For Immediate Release: Tuesday, September 29, 2020
Anthony Wright, Executive Director, Health Access California, email@example.com, 916-870-4782
Yvonne Vasquez, Communications Associate, firstname.lastname@example.org, 916-407-7078
GOVERNOR NEWSOM SIGNS KEY BILL TO ADDRESS HEALTH CARE COSTS AND TRANSPARENCY AMID PANDEMIC
- AB 2118 (Kalra) signed to require rate reporting in individual & small-group health insurance markets, to track trends and better understand the rates and benefits of the health plans Californians are purchasing.
- Adds to other efforts to address health care costs, from a Health Care Cost Transparency Database, to the new effort to contract to directly manufacture generic drugs.
SACRAMENTO—Today, California Governor Gavin Newsom signed a key bill to lower costs and improve transparency in the health care system for California consumers. AB 2118 (Kalra), sponsored by Health Access California institutes rate reporting in individual & small-group markets, similar to what is already required in the large group health insurance market. This new rate reporting will add to the rate review that state regulators already undertake.
“Our state regulators currently lack information on the types of health coverage Californians are purchasing and the costs for the 4.4 million Californians in the individual and small group health insurance markets,” said Anthony Wright, executive director of Health Access California, the statewide health care consumer advocacy coalition. “Collecting this rate reporting data would give policy makers and advocates more insight into the types of coverage Californians have, trends in premiums, and how to improve our health system as a whole-particularly as more people change their coverage during this pandemic.”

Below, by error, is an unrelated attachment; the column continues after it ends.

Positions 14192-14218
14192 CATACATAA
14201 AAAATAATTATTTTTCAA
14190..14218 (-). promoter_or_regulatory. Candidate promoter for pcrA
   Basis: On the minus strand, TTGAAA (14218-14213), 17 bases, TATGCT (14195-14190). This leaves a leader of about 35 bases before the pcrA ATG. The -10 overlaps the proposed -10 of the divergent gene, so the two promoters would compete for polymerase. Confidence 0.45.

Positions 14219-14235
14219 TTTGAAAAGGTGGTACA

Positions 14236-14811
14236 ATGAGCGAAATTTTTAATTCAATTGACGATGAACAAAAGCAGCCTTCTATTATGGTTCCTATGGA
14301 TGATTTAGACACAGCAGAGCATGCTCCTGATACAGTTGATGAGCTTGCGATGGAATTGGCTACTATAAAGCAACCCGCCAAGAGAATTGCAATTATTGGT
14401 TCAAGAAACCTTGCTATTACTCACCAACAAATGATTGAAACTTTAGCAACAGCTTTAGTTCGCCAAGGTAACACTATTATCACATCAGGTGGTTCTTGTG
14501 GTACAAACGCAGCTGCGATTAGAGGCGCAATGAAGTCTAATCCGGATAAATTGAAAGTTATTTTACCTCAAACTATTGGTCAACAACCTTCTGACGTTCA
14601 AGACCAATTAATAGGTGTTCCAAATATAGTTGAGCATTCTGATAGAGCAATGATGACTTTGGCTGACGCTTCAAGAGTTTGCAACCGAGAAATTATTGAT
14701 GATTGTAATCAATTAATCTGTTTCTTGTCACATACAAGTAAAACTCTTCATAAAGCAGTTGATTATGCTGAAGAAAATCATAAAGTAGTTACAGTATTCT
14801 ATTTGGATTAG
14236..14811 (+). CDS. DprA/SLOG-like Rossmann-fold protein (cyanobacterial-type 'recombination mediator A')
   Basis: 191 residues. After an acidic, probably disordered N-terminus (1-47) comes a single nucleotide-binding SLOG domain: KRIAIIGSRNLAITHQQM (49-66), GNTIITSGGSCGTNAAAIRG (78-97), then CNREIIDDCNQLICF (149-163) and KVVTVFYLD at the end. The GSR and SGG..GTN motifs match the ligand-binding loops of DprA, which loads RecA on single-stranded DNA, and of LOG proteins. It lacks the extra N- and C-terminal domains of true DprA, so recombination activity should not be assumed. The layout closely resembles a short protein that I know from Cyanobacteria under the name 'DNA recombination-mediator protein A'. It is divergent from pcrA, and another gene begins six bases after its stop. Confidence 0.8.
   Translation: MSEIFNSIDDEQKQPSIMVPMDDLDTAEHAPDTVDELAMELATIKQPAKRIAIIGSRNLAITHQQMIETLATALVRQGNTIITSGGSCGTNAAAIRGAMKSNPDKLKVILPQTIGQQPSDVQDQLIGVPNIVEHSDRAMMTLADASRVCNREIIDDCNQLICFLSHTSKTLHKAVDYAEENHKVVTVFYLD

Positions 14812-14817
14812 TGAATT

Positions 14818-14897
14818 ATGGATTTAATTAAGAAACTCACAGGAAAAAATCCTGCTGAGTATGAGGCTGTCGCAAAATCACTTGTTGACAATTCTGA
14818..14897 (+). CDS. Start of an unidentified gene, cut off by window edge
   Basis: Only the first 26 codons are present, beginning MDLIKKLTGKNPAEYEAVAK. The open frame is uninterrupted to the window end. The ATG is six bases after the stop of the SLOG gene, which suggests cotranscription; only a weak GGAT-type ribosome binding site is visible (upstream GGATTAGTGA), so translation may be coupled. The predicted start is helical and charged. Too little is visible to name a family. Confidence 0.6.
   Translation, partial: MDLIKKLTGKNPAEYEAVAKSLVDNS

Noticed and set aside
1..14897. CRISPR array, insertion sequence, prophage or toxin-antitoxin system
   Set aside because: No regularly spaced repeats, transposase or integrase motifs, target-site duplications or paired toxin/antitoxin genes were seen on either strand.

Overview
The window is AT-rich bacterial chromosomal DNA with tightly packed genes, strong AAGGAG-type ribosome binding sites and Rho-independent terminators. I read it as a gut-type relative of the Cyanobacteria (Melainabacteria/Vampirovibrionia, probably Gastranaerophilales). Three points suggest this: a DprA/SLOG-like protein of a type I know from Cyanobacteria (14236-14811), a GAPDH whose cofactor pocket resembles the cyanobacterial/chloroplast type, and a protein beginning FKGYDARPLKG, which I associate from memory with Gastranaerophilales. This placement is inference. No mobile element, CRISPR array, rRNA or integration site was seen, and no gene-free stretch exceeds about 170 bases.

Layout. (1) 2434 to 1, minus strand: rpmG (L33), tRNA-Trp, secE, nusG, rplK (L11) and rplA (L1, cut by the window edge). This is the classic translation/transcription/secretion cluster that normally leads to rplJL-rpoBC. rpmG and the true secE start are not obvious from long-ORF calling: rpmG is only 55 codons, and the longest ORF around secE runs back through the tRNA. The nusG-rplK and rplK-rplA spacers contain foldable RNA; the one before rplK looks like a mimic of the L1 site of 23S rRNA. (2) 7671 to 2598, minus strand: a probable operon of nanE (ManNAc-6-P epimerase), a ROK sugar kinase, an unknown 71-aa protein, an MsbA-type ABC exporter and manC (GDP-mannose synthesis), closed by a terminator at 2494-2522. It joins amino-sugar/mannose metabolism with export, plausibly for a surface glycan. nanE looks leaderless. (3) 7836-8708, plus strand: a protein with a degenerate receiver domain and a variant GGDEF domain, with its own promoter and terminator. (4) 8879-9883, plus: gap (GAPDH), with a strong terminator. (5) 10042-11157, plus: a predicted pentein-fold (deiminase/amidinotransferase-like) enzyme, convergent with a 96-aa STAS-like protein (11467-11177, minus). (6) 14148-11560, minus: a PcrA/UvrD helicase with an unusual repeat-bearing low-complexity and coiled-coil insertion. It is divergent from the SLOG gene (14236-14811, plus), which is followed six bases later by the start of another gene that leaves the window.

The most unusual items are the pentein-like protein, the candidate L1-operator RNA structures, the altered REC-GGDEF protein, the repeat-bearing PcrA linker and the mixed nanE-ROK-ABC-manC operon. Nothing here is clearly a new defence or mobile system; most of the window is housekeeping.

This bill adds to the work done this year to increase transparency on health care especially on costs and prices. Earlier this year, a budget trailer bill established a new Health Care Cost Transparency Database within the Office of Statewide Health Planning and Development (OSHPD). This new database will collect and streamline health information related to health care costs, quality, and equity from available data sources. The data collected would be used to inform policy decisions related to improving health care quality, reducing disparities, and health care costs while preserving consumer privacy. Another bill that addresses health care costs is SB 852 (Pan) to create a California prescription drug label which will bring into contract to directly manufacture generic drugs.
“During this COVID-19 crisis, Californians have never been so focused on the capacity of our health system, and its sustainability and affordability. With these actions, California patients and policymakers are getting more tools and oversight on our health system to help lower costs for consumers in this rapidly changing health care landscape.”concluded Wright.